The determined DNA sequences of 18S rDNA and COI genes were, respectively, aligned with the 18S rDNA sequences from other crustacean decapods and the COI gene sequences from other bresiliid shrimps using Clustal X 1.8 (Thompson et al. 1997) with default parameters. Maximum parsimony (MP) analysis was performed for the 18S rDNA sequences using PAUP 4.0b10 (Swofford 2000) software, while neighbour-joining (NJ) analysis was performed using MEGA 3.0 (Kumar et al. 2004). For aligned nucleotides of COI gene, phylogenetic analyses were performed under minimum evolution (ME) and MP criteria using the MEGA 3.0 and PAUP4.0b10 software. NJ analysis was performed under Tamura and Nei's model for 18S rDNA, while the ME tree was constructed under the Kimura-2-parameter model with gamma correction for the COI gene sequences. MP analyses were performed by employing the heuristic search option for 18S rDNA and with the close-neighbour-interchange model for the COI gene. Percentage confidence values were generated by 1000 bootstrap replicates with addition of random seeds.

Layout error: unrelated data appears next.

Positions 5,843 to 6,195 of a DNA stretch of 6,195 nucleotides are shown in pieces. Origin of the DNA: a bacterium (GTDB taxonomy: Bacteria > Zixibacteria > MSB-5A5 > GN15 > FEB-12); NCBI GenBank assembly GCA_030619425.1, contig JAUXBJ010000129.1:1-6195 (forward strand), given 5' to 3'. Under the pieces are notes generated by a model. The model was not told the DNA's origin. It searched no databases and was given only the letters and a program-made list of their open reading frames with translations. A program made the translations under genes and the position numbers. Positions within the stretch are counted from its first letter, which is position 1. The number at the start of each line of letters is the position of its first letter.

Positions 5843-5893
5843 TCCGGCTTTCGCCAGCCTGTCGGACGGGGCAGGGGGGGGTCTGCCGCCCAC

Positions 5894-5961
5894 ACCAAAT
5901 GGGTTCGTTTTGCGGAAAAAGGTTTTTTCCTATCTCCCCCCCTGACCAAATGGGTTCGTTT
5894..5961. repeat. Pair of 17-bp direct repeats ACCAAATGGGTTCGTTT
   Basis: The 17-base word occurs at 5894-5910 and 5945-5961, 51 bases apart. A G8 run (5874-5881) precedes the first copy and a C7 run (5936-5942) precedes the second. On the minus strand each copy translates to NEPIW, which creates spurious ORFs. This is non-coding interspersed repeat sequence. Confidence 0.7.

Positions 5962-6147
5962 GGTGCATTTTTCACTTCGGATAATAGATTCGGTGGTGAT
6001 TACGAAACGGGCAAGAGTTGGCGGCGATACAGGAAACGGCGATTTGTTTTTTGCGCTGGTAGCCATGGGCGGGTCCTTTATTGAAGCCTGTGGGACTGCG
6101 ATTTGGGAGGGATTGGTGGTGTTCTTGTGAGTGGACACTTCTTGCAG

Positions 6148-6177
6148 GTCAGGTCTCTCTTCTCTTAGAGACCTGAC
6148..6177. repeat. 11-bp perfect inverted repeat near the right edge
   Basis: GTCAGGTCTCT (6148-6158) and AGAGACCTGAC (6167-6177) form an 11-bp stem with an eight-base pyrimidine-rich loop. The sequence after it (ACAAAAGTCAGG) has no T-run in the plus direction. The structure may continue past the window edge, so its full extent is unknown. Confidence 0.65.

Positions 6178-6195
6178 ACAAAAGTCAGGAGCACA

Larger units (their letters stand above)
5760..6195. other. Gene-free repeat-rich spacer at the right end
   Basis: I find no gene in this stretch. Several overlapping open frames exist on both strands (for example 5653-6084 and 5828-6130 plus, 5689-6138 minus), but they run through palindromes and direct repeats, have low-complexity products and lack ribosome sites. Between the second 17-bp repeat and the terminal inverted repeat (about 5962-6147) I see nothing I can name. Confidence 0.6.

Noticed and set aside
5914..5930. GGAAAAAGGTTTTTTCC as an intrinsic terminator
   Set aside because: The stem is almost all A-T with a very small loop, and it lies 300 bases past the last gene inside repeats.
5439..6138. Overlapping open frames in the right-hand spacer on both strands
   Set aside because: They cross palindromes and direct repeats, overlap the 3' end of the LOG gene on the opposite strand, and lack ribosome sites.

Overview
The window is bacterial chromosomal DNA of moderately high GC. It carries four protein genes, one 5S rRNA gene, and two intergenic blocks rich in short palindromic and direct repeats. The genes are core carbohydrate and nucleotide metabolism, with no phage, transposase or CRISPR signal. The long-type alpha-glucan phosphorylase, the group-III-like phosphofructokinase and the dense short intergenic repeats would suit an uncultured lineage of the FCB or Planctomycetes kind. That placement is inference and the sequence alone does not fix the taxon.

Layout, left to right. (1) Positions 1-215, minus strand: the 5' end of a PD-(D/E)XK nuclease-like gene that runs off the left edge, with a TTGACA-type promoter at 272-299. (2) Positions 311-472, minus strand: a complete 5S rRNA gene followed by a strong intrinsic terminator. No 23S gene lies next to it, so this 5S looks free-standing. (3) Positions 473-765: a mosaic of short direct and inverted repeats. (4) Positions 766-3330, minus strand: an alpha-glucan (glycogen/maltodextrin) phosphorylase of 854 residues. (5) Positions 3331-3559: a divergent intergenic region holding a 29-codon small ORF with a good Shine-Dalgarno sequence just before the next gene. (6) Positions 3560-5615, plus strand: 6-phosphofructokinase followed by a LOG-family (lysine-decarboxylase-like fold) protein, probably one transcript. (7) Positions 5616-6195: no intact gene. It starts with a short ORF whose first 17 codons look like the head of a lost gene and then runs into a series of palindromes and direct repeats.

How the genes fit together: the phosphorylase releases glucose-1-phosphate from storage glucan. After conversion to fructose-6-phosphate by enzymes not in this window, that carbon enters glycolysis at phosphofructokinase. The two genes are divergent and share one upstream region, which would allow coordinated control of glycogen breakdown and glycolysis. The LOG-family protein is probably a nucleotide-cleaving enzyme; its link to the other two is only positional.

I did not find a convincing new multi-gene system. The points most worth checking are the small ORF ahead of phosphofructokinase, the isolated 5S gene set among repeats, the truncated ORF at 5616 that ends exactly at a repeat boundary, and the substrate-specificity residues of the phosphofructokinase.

3. Results

Figure 1a shows the phylogenetic tree of the caridean shrimps. This is the first report inferring the phylogenetic relationship of the deep-sea hydrothermal vent shrimp with other crustacean decapods. The crustacean decapods were divided into two distantly related lineages. Most crustaceans such as crabs and lobsters were affiliated with one major lineage (figure S1 of electronic supplementary material), whereas the other lineage consisted of only shrimps of the infraorder Caridea. A. longirostris showed a monophyletic relationship with the palaemonid shrimps (figure 1a).